Afghanistan has received less attention by the international community after the withdrawal of foreign troops in 2014. However, an increasing conflict level and civilian casualties, internal differences in the government, the presence of ISIS in the country and the thousands of Afghan refugees coming to Europe has put Afghanistan firmly back on the agenda. Afghanistan is still highly dependent on development aid and now needs to secure future support. This to sustain investments in the health and education systems, create new jobs as well as supporting the government in their efforts to reduce aid dependence and reduce corruption. Afghan hopes and plans meets the international community’s interests again.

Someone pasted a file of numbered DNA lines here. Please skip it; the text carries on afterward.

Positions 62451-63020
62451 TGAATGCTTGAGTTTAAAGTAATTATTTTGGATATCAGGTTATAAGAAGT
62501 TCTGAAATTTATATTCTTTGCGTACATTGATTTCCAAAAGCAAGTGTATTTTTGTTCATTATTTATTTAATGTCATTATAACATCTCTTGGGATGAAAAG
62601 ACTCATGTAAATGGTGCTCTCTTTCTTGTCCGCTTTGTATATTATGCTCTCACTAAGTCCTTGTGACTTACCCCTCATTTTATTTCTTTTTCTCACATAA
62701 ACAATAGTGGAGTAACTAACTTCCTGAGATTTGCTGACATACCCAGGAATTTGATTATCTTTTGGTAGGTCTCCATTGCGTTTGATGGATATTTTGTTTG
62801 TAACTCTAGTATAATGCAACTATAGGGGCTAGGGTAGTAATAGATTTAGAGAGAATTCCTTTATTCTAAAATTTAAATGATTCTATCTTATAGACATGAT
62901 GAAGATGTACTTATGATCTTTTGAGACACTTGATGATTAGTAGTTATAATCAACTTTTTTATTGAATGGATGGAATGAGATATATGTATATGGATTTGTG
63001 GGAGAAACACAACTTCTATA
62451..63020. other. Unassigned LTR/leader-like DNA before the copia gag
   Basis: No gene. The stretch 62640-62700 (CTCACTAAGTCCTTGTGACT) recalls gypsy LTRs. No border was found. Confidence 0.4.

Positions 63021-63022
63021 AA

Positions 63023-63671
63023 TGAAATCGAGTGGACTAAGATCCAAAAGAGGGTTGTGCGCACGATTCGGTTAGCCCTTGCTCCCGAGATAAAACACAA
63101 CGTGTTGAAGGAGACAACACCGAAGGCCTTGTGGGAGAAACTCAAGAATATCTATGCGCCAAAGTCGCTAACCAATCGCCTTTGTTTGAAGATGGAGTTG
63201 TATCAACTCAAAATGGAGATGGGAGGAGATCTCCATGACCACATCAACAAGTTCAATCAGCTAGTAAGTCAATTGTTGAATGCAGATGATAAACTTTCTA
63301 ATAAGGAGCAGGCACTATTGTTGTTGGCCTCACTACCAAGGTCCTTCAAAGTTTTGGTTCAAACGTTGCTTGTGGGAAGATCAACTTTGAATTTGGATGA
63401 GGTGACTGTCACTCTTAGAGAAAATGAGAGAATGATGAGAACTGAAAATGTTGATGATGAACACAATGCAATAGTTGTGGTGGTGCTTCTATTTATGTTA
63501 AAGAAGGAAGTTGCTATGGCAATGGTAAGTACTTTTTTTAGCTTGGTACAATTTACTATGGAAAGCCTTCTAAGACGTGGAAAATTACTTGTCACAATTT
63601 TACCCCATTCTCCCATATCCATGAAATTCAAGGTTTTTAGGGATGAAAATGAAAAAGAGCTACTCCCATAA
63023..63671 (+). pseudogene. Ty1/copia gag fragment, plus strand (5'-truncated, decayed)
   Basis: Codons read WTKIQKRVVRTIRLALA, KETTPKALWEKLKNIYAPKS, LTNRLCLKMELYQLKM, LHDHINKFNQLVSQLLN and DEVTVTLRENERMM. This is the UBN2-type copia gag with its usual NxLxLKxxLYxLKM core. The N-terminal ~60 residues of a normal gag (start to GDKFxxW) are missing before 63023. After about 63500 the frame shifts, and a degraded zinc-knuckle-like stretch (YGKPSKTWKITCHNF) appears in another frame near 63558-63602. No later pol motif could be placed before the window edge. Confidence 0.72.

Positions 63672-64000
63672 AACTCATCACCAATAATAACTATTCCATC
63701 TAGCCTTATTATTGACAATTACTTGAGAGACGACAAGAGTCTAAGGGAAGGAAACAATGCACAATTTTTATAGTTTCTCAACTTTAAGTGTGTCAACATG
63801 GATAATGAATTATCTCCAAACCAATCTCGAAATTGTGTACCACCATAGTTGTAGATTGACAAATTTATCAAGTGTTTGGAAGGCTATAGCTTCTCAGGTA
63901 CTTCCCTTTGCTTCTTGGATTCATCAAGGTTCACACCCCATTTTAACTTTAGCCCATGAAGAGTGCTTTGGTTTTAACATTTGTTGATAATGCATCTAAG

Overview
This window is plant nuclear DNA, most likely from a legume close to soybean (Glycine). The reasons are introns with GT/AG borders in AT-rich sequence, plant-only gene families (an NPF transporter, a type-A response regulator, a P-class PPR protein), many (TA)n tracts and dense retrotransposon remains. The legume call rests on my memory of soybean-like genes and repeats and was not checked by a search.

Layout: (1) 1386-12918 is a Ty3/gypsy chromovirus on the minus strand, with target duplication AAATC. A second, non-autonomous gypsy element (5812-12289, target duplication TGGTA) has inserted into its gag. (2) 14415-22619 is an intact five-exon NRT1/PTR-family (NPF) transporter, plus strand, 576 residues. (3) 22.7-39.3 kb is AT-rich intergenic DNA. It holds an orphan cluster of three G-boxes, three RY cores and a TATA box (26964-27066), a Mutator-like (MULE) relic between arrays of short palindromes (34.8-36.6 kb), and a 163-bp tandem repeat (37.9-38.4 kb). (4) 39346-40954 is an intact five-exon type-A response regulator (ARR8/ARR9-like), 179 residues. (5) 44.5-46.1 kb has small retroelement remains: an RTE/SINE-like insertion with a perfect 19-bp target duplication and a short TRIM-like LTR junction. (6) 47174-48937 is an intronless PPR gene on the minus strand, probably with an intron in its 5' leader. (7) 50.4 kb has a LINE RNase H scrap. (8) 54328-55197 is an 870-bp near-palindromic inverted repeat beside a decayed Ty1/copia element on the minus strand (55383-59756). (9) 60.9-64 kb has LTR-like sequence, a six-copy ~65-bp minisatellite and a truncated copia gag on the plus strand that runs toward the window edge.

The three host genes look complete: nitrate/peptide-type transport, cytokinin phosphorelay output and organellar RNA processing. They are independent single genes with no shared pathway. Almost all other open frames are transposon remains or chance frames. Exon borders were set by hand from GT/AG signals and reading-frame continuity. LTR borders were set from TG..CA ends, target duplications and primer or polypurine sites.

- Can the plans be realized with a fractured government and when security concerns again are the steering wheel for the international community’s interest in helping Afghanistan?
- And what are really the main challenges? Do the Afghans share the international community’s agenda?
Speakers & Panel
Elisabeth Eide (HIOA) – chair
Kai Eide (Norwegian MFA – former UN Special Representative to Afghanistan and Head of the United Nations Assistance Mission in Afghanistan (UNAMA)
Mujib Mashal (New York Times)
Farkhunda Zahra Naderi (MP for Kabul, Afghan parliament)
Thomas Ruttig (Afghan Analysts Network)
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This article was last updated on 9 Mar 2020